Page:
Chances are you’ve spent a lot of time trying to think of the next great project to hit your workbench. We’ve all built up a set of tools, honed our skills, and set aside some time to toil away in the workshop. This is all for naught without a really great project idea. The best place to look for this idea is where it can make life a little better.
I’m talking about Assistive Technologies which directly benefit people. Using your time and talent to help make lives better is a noble pursuit and the topic of the 2016 Hackaday Prize challenge that began this morning.
Assistive Technology is a vast topic and there is a ton of low-hanging fruit waiting to be discovered. Included in the Assistive Technology ecosystem are prosthetics, mobility, diagnostics for chronic diseases, devices for the aging or elderly and their caregivers, and much more. You can have a big impact by working on your prototype device, either directly through making lives better and by inspiring others to build on your effort.
Hardware prototypes of the OpenBionics project
Patrick Joyce, team leader of Eyedrivomatic
Need some proof that this is a big deal? The winners of the 2015 Hackaday Prize developed a 3D printed mechanism that links electric wheelchair control with eye movement trackers called Eyedrivomatic. This was spurred by a friend of theirs with ALS who was sometimes stuck in his room all day if he forgot to schedule a caregiver to take him to the community room. The project bridges the existing technologies already available to many people with ALS, providing greater independence in their lives. The OpenBionics Affordable Prosthetic Hands project developed a bionic hand with a clever whiffletree system to enable simpler finger movement. This engineering effort brings down the cost and complexity of producing a prosthetic hand and helps remove some of the barriers to getting prosthetics to those who need them.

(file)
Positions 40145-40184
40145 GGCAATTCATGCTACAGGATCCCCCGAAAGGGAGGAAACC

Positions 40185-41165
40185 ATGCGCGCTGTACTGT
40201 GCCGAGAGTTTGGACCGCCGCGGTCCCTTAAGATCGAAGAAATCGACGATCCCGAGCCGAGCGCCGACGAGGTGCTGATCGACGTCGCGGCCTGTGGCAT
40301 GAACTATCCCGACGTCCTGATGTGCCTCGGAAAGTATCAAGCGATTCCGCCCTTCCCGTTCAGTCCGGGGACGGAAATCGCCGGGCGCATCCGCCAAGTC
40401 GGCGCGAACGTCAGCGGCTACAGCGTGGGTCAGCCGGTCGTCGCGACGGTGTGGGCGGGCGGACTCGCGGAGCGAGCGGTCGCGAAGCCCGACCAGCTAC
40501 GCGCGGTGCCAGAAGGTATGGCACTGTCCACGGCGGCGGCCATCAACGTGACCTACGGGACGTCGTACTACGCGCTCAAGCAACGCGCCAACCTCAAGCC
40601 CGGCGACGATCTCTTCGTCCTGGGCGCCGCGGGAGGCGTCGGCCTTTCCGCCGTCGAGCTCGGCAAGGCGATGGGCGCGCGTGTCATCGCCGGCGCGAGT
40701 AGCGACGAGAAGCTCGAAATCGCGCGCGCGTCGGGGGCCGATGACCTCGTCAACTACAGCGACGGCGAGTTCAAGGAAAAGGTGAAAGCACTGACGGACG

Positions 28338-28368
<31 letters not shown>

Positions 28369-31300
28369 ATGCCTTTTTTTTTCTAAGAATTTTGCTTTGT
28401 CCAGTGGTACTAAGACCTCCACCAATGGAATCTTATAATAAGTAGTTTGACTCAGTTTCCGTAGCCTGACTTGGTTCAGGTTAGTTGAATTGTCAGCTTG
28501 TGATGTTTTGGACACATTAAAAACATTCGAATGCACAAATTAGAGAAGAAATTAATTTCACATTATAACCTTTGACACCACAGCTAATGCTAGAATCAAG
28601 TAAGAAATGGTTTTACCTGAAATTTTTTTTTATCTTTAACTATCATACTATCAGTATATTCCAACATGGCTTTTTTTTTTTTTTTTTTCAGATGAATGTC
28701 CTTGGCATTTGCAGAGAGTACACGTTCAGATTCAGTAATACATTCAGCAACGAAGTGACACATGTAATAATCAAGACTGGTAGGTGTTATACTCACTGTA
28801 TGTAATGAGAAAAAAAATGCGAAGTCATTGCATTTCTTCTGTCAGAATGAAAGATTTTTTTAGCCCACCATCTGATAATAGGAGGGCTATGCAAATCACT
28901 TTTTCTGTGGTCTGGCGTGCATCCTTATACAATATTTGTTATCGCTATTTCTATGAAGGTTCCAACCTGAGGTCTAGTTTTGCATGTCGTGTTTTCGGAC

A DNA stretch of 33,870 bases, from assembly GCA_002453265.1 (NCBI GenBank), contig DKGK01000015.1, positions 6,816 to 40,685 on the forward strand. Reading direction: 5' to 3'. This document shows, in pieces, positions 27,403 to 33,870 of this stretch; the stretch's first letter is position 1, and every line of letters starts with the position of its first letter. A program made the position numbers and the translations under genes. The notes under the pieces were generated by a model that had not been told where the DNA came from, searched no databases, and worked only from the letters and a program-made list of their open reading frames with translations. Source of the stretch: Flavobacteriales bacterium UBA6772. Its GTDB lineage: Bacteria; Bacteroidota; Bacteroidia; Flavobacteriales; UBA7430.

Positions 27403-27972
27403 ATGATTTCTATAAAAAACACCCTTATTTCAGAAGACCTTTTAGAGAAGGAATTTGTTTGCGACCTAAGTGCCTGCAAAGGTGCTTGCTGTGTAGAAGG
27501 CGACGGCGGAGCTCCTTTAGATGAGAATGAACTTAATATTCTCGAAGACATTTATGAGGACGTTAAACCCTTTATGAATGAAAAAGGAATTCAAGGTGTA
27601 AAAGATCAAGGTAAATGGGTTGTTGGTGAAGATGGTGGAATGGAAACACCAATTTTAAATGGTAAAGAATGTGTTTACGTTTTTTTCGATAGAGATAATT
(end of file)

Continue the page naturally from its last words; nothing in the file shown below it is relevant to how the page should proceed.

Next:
Utrasonic sensors measure the distance to objects, giving haptic feedback to the wearer
This prototype lets you remotely check that the stove is not left on
Hand Drive uses a rowing motion to move a wheelchair
The Is the Stove Off project adds peace of mind and promotes safe independence through an Internet connected indicator to ensure the kitchen stove hasn’t been left on and that it isn’t turned on at peculiar times. Pathfinder Haptic Navigation reimagines the tools available to the blind for navigating their world. It uses wrist-mounted ultrasonic sensors and vibration feedback, allowing the user to feel how close their hands are to objects. Hand Drive is another wheelchair add-on to make wheeling yourself around a bit easier by using a rowing motion that doesn’t depend as much on having a strong hand grip on the chair’s push ring.
In most cases, great Assistive Technology is not rocket science. It’s clever recognition of a problem and careful application of a solution for it. Our community of hackers, designers, and engineers can make a big impact on many lives with this, and now is the time to do so.
Enter your Assistive Technology in the Hackaday Prize now and keep chipping away on those prototypes. We will look at the progress all of the entries starting on October 3rd, choosing 20 entries to win $1000 each and continue onto the finals. These finalists are eligible for the top prizes, which include $150,000 and a residency at the Supplyframe Design Lab, $25,000, two $10,000 prizes, and a $5,000 prize.